“If the media people went out of their way to find out how persons with disabilities are coping, they would discover that a lot of abuse is going on behind closed doors in families. They would capture these incidents for the entire society to know what’s going on and for the authorities to act,” he said.

The communications official at the training facility that is run by the Sons of Divine Providence appealed to parents of children with special needs to be proud of them and to seek intervention for them.

“It starts with parents and guardians. We have seen parents who have not believed in their children with special needs. As a result, the society didn’t believe in them,” he said.


It was also noted that many families still hide their children in their houses and only seek help for them when it is too late.

“As a result of stereotypes, ignorance and lack of resources, many parents keep their children at home in the early years which are the most important for therapy such that when they bring the children to the centre, it is always a bit too late and very difficult to intervene,” Richard Manyara, the Project Manager at Orione Community Training Centre, said.

Margaret Ngando, a mother of three whose first born daughter has cerebral palsy admitted that it took her two years to accept and love her only daughter.

“She was my first child. I had never experienced motherhood before and to get a disabled one for me was a heavy blow,” Margaret told ACI Africa.

She added, “It took me a long time to accept my own child; roughly two years. And it took a lot of counseling. It isn’t easy, and I can confidently say that 90 percent of parents with children living with disability have had a similar experience. It is sad that some parents never come around.”

(Story continues below)

“It starts with us,” the Kenyan mother of three said, and added, “If we accept and love our children, other people will love them. If we get them out there, they will get the intervention they need and the skills they need to be self-reliant.”

James Ayunga, an occupational therapist at the Catholic special needs school said that while progress has been made in urban areas in terms of promoting understanding of disability issues and mobilizing support for well-being of persons with disabilities, a lot of sensitization is required in the country’s rural areas.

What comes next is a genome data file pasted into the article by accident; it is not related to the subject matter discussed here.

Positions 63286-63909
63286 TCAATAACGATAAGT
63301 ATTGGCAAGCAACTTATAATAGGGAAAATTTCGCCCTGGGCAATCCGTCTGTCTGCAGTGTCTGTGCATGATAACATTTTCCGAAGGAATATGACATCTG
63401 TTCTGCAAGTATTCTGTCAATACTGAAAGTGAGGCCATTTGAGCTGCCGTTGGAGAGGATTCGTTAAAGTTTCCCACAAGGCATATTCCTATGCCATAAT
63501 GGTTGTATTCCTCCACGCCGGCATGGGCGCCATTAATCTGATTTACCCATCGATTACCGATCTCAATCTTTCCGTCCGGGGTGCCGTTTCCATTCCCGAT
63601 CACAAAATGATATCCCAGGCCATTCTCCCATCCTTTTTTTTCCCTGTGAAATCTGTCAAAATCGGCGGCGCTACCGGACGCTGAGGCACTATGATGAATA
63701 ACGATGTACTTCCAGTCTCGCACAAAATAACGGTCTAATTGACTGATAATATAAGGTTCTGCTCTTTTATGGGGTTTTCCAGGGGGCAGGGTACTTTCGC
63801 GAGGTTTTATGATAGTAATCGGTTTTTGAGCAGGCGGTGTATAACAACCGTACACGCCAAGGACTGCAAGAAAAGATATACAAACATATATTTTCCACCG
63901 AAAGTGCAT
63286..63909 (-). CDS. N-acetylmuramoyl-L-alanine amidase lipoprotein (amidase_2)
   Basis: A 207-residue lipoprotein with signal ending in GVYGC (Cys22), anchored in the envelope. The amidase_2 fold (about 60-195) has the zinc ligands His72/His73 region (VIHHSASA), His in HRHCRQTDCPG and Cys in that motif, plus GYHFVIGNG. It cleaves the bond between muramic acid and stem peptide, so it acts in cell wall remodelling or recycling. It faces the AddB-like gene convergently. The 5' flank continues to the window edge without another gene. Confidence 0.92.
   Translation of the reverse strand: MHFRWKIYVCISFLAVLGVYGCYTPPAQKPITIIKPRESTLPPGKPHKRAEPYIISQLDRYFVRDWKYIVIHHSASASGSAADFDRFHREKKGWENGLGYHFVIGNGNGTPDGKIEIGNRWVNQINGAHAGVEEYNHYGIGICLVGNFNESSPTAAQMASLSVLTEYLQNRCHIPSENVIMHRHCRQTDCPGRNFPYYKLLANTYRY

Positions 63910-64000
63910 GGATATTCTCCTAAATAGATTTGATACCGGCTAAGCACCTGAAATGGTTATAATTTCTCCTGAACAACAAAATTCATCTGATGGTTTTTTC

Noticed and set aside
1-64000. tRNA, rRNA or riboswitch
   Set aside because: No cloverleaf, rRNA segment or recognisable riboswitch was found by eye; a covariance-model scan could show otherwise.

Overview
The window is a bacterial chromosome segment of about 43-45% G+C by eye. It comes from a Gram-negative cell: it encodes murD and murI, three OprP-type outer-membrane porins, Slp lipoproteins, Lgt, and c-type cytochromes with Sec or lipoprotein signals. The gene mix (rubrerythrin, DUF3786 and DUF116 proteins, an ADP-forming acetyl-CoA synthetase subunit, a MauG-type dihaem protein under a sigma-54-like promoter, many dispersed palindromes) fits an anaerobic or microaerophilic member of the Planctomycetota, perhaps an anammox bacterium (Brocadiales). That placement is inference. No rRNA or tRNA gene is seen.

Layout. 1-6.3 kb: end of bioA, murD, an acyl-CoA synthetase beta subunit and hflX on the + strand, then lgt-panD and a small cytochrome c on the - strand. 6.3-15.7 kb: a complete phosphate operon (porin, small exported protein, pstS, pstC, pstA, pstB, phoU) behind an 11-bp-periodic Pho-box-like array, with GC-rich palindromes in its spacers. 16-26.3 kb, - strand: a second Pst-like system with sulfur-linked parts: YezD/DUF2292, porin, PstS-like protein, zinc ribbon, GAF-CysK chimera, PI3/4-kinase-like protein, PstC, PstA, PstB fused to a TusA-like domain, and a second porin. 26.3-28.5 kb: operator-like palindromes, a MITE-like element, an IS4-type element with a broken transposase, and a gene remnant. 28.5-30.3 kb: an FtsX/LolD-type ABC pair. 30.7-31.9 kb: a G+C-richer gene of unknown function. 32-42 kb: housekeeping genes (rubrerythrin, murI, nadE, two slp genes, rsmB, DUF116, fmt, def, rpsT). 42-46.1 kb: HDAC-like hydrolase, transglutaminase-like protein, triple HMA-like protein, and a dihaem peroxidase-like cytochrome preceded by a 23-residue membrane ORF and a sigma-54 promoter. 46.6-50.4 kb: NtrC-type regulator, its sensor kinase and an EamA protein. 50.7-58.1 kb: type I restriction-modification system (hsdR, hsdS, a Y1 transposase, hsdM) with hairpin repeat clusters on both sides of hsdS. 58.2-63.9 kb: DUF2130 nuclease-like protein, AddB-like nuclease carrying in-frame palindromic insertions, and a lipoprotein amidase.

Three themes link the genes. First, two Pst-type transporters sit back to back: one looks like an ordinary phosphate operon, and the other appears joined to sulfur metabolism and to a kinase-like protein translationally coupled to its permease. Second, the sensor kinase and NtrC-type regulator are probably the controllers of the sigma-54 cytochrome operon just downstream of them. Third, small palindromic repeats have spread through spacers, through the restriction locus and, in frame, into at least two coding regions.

“I was among the Pokot (a tribe in Kenya) and I saw children, up to 15 years’ old, who had never seen the outside of their houses. Most of them were malnourished. Their families had never made any connection with them and they were willing to give them away,” Mr. Ayunga said.

To ensure that children living with disability get help while they are still young and “malleable”, doctors from Chile have created an office at the Kenyan Catholic school to ensure that various forms of disability are detected early and addressed appropriately.

The doctors who spoke to ACI Africa on Monday, November 29 noted that intervention in children living with disability is most effective when applied early.

This story was first published by ACI Africa on 1 December 2021

Agnes Aineah is a Kenyan journalist with a background in digital and newspaper reporting. She holds a Master of Arts in Digital Journalism from the Aga Khan University, Graduate School of Media and Communications and a Bachelor's Degree in Linguistics, Media and Communications from Kenya's Moi University. Agnes currently serves as a journalist for ACI Africa.